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[Home]Cascade Mountain Range

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Running north-south along the west coast of the United States from British Columbia to [Northern California]?, the Cascade Mountain Range is part of the [Pacific Ring of Fire]?, the ring of volcanoes around the Pacific Ocean. The range is still volcanically active: Mt. Lassen erupted in 1911, and Mt. St. Helens in 1980.

Primary Mountains

Mt. Garibaldi (British Columbia) - heavily eroded by glaciers and has three principal peaks.

Mt. Baker (Near the U.S.-Canada border) - highest peak in Northern Washington. It still shows some steam activity from its crater, though is considered dormant.

Glacier Peak (Northern Washington) - secluded and relatively inaccessible peak. Contrary to its name, its glacial cover isn't that extensive.

Central/Southern? Washington Mt. Rainier (southeast of Tacoma, Washington) - highest peak in the Cascades, it dominates the surrounding landscape.

Mt. St. Helens (Southern Washington) - Erupted in 1980, completely leveling the surrounding area and sending ash acrosss the northwest. The northern part of the mountain was destroyed in the blast.

Mt. Adams (east of Mt. St. Helens) - the second highest peak in Washington.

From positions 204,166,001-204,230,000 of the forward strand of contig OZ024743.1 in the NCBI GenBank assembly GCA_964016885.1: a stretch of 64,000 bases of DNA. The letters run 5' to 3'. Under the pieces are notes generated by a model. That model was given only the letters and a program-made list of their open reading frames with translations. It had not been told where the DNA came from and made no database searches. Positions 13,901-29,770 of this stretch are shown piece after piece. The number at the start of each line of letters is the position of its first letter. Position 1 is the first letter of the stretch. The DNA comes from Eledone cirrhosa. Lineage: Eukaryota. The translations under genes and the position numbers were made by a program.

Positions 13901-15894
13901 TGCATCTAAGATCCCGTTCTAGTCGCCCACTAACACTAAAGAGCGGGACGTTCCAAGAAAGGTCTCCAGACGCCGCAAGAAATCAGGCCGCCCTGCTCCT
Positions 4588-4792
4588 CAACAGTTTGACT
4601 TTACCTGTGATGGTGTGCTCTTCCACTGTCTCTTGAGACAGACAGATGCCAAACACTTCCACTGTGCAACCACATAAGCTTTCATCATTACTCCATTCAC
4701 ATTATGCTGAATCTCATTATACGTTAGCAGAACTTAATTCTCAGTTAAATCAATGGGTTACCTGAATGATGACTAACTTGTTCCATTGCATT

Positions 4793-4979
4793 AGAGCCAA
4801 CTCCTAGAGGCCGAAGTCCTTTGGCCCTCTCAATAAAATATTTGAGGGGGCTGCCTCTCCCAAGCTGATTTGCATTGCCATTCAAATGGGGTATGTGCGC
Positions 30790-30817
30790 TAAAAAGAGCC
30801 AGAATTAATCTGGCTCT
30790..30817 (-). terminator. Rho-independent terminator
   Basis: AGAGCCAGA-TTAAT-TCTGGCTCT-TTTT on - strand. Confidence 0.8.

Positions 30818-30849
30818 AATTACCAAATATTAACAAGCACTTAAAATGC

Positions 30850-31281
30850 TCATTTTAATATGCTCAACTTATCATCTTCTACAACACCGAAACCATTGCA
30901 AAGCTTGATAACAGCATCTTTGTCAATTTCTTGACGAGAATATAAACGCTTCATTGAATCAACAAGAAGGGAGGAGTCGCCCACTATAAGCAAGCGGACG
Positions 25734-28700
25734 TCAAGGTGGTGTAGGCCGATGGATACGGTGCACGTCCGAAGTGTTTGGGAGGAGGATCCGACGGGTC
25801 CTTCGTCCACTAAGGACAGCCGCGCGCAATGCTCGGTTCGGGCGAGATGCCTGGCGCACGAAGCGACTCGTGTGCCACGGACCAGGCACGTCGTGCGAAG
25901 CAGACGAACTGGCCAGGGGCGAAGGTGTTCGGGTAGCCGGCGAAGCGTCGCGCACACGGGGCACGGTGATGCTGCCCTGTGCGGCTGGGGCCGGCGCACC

Mt. Hood (Northern Oregon) - the highest peak in Oregon and the most frequently climbed major peak in the cascades.

Mt. Jefferson (North/Central? Oregon) - the second highest peak in Oregon.

Mt. Washington (between Santiam and McKenzie? passes)

Mt. Thielsen (north of Crater Lake)

Three Sisters (near the town of Bend in Central Oregon) - South Sister is the highest and youngest, with a well defined crater. Middle Sister is more pyramidal and eroded. North Sister is the oldest and has a crumbling rock pinnacle.

Mt. Bachelor (near Three Sisters) - a popular ski resort.

Mt. Mazama (Southern Oregon) - detonated thousands of years ago and now known as Crater Lake, which is a caldera formed by a catastrophic eruption which took out most of the summit. Mt. Mazama is said to have about 12,000ft elevation prior to the blast.

Mt. Bailey (near Crater Lake)

Mt. Thielsen (near Crater Lake)

Mt. McLoughlin? (near Klamath Falls) - presents a symmetrical appearance when viewed from Klamath Lake.

Mt. Shasta (Northern California - second highest peak in the Cascades. Can be seen as far as Sacramento Valley, 60 miles away, as it is a dominating feature of the region.

Mt. Lassen (south of Mt. Shasta) - southern-most volcano in the Cascades and the most easily climbed peak in the Cascades, it erupted in 1911. Lassen Volcanic National Park was formed.


The Barlow Trail was the first established land path for U.S. settlers through the Cascade Range in 1845, and formed the final overland link for the Oregon Trail (previously, settlers had to raft down the treacherous rapids of the Columbia). It passes north of Mt. Hood.

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Last edited September 2, 2001 11:07 am by BryceHarrington (diff)